Yum Brands Inc has reported quarterly earnings and same-store sales above Wall Street estimates as KFC recorded its best growth in three years, but weaker-than-expected growth at Taco Bell weighed on the company's shares.
Taco Bell recorded the slowest growth in same-store sales in three quarters and missed analysts' expectations, as the restaurant chain competes for customers in a crowded fast-food market.
"Not A Big Point Of Differentiation"
"They [offer] cheap, inexpensive food and the demand is still there. But it is not a big point of differentiation. You could go to a [convenience] store and get the same thing," said Tim Powell, a restaurant analyst at Chicago-based Q1 Consulting.
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The Mexican-inspired chain has been a major growth driver for Yum Brands in the past two quarters, riding on the popularity of its value meals.
The restaurant chain has also expanded its delivery in the United States, making the most of Yum Brands' investments in GrubHub Inc.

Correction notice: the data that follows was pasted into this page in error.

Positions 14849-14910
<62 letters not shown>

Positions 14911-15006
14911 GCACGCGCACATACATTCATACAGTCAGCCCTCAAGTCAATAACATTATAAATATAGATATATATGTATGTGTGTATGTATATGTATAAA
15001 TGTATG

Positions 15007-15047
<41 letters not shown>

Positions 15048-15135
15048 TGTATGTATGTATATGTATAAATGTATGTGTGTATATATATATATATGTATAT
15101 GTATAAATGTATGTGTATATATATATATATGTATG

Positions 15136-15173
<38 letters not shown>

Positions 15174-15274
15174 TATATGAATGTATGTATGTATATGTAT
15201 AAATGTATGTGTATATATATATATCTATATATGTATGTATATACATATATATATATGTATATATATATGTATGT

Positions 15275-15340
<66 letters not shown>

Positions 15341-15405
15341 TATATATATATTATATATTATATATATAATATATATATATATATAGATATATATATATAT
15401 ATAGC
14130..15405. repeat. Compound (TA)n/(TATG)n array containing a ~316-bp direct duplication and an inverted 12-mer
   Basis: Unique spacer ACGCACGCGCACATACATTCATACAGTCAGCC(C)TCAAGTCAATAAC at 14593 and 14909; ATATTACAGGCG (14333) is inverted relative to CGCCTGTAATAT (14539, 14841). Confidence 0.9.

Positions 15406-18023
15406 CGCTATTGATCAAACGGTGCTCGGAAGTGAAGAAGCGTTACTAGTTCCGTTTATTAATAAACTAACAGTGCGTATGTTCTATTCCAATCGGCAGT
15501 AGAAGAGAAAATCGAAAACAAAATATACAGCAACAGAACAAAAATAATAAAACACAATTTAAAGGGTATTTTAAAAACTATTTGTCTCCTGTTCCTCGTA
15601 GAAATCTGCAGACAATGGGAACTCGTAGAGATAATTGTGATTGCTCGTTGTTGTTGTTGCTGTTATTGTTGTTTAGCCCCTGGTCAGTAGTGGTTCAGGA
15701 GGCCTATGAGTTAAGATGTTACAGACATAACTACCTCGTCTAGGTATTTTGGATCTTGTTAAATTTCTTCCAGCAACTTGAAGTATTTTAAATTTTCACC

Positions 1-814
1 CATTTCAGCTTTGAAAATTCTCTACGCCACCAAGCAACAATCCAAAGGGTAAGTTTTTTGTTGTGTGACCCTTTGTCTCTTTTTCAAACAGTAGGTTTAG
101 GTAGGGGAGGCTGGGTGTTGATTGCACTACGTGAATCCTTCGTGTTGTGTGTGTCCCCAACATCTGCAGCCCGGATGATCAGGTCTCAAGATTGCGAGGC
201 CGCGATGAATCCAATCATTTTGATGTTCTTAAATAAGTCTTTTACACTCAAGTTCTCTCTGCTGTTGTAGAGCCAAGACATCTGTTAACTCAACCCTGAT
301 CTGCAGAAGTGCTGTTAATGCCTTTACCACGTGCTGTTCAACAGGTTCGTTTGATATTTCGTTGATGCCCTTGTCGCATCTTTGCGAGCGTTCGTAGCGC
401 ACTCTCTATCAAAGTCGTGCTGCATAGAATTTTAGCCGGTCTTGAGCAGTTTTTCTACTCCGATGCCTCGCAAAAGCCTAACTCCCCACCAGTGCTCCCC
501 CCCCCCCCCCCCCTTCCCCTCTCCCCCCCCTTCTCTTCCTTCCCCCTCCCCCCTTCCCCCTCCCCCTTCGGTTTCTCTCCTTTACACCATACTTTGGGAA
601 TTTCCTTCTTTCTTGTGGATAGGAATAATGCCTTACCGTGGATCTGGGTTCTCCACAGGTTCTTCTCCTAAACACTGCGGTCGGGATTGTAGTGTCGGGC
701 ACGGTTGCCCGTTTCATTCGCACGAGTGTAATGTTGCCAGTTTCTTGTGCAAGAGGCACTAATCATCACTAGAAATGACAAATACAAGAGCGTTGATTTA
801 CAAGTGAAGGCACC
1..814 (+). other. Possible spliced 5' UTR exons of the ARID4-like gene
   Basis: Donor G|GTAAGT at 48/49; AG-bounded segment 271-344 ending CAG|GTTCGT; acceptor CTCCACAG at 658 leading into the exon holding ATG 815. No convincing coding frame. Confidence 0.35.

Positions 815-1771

But Taco Bell's same-store sales rose 4% in the latest quarter, falling short of the 4.47% estimated by analysts, according to IBES estimates from Refinitiv.
Edward Jones analyst Brian Yarbrough said expectations for growth in Taco Bell were high going into the quarter and the slight miss in same-store sales could be pulling down Yum Brands shares.
Same-store sales at Pizza Hut also fell short of expectations in the face of intense competition from local pizzerias and chains like Domino's Pizza Inc.
Highlight Of The Quarter
The highlight of the quarter was KFC, which reported a better-than-expected 5 percent rise in sales at established restaurants, boosted by growth in its international markets, including Indonesia and Japan.
Yum has been aggressively expanding its KFC restaurants, opening 372 new restaurants in 46 countries in the first quarter.
"Operational enhancements, such as a new menu board design and delivery through GrubHub each positively contributed to first-quarter sales," CEO Greg Creed said on a post-earnings call.
Share Earnings And Net Income
Excluding one-time items, Yum earned 82 cents per share, one cent above the average estimate.
Yum's net income fell about 40% to $262 million in the three months that ended on March 31, partly due to its investments in food delivery service GrubHub.
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